Music Professor Tapped for National Council on the Arts

Daniel Asia is founder and director of the university's American Culture and Ideas Initiative, which celebrates the impact of fine arts in American culture.
Feb. 18, 2020
Daniel Asia, professor of music
Daniel Asia, professor of music

President Donald Trump has nominated Daniel Asia, a professor in the University of Arizona Fred Fox School of Music, to serve a six-year term as a member of the National Council on the Arts.

Asia joined the University of Arizona in 1988 and currently serves as a professor of composition and head of the Music Composition program. He is founder and director of the university's American Culture and Ideas Initiative, which celebrates the impact of fine arts in American culture.

"I couldn't be more delighted," Asia said. "The high arts give us more of an understanding of who we are as human beings. Creating in this realm takes more time and is often harder, but it offers deeper and lasting rewards. I'm flattered to be able to help in any way that I can."

Asia received an Academy Award in Music from the American Academy of Arts and Letters in 2010. His numerous honors include a United Kingdom Fulbright award and a Guggenheim Fellowship, awarded by the John Simon Guggenheim Foundation to those who have "demonstrated exceptional capacity for productive scholarship or exceptional creative ability in the arts."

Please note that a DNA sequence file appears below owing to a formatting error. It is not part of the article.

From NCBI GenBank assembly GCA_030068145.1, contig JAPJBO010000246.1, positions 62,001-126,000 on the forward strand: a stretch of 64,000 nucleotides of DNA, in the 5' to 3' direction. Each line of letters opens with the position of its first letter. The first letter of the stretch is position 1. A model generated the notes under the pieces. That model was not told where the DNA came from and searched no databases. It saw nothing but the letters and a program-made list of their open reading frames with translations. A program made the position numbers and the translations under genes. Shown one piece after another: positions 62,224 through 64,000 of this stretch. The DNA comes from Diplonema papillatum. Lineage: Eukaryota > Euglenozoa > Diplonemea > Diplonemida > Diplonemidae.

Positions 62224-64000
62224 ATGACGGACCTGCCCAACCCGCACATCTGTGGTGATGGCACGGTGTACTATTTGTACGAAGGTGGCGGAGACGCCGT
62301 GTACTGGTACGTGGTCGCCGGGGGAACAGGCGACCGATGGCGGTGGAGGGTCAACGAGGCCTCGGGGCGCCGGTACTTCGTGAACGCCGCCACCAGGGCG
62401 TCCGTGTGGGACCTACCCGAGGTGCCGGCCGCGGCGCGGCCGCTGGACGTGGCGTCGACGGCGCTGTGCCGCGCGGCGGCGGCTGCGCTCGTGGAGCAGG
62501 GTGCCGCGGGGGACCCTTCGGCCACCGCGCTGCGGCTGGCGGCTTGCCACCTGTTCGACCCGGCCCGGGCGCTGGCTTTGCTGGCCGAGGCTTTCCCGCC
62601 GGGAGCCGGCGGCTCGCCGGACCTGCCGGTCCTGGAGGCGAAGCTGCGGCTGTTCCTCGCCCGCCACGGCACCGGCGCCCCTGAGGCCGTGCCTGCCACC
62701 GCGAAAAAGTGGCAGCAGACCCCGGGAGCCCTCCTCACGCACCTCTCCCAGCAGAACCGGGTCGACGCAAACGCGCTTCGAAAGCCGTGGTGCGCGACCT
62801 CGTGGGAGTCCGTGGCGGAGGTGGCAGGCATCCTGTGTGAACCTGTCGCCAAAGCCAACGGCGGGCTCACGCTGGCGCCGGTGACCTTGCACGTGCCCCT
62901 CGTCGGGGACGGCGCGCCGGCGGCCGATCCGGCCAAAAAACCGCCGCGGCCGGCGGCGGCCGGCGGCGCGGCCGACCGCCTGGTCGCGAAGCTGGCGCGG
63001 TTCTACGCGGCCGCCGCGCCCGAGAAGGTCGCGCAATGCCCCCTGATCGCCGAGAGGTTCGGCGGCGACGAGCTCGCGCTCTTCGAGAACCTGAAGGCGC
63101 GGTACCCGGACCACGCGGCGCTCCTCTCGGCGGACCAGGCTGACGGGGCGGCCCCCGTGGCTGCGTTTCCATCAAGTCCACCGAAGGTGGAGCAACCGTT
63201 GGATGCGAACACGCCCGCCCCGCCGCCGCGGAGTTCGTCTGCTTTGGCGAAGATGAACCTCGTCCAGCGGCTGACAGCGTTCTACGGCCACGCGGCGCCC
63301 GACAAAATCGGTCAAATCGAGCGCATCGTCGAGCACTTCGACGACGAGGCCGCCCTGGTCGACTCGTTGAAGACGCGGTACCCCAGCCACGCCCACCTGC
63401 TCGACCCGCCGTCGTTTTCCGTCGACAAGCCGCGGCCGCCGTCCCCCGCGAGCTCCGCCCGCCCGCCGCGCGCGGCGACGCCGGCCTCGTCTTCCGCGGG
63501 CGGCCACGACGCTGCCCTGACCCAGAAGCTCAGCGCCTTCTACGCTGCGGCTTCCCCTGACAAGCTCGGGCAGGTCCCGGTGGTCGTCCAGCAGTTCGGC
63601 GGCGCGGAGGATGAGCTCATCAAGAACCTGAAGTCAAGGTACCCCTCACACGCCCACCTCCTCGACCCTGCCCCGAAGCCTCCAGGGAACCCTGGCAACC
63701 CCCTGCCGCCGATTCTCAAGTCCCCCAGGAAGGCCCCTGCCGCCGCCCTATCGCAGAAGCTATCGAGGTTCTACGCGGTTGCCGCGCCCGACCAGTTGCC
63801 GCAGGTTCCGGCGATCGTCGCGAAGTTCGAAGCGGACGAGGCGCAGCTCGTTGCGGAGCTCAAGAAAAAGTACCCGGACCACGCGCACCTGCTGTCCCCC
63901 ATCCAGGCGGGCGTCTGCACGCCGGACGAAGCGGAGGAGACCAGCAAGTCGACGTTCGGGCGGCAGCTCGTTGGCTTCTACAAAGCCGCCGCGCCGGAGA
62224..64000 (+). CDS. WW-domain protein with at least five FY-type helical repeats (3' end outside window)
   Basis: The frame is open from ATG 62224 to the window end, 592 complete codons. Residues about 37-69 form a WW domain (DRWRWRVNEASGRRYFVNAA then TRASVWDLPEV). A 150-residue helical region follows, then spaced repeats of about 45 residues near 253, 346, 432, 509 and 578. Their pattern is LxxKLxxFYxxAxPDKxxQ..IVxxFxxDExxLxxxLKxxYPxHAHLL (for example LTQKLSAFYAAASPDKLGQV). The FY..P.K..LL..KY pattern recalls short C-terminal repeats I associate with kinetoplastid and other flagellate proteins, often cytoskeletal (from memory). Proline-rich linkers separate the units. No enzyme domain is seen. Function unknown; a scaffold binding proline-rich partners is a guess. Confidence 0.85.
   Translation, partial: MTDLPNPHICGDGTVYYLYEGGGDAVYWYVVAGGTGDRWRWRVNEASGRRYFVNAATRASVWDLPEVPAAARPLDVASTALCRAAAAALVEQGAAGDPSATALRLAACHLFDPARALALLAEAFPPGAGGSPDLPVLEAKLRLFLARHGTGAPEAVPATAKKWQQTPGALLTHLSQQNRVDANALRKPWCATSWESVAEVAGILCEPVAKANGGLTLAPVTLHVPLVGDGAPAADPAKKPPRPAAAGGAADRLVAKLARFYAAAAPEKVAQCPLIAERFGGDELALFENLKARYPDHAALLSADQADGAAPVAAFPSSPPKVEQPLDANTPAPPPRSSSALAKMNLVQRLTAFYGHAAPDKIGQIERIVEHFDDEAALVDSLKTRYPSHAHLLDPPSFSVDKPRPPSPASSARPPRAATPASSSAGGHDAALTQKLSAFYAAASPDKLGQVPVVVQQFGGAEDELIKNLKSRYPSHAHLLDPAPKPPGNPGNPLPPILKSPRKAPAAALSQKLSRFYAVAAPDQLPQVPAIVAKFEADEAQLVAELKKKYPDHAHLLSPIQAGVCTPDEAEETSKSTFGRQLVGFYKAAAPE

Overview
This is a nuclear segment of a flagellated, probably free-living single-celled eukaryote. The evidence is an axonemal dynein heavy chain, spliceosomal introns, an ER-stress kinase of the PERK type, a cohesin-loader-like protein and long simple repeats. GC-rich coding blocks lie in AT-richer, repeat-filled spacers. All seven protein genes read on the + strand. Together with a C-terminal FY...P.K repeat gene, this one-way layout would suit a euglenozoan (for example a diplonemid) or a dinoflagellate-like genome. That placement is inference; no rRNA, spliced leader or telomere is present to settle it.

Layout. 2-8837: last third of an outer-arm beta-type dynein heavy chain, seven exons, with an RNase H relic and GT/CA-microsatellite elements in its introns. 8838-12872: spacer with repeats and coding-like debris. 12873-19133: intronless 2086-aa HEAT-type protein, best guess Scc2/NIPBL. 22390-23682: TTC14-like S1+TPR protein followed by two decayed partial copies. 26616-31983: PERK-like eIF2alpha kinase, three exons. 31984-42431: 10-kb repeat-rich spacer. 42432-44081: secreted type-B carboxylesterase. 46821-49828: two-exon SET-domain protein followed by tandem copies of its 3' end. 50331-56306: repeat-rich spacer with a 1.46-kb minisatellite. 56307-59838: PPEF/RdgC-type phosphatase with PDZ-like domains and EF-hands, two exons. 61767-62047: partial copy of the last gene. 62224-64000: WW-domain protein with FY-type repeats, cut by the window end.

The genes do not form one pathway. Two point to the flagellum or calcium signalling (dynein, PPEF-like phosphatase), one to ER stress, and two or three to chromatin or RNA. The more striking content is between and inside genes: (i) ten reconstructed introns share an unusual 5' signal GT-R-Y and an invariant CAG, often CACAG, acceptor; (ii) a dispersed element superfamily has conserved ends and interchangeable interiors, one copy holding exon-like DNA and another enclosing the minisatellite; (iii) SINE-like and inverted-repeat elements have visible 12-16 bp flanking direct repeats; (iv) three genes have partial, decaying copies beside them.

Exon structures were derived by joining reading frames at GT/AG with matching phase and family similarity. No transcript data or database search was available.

Asia's orchestral works have been commissioned or performed by symphonies in cities including Tucson, Cincinnati, Seattle, Milwaukee and Phoenix.

"In the last 10 or 15 years, I have been very concerned about the state of high culture, and whether there will be room for it in the cultural landscape," Asia said. "I will bring to the council my interest in making sure that there's a space in the larger culture for the greatest of high culture."

Asia's nomination now goes to the United States Senate for consideration.

The 18-member National Council on the Arts advises the chairman of the National Endowment for the Arts on agency policies and programs, and makes recommendations on grants, funding guidelines and leadership initiatives. It also recommends individuals and organizations to receive the National Medal of Arts, a presidential award recognizing outstanding contributions to the arts.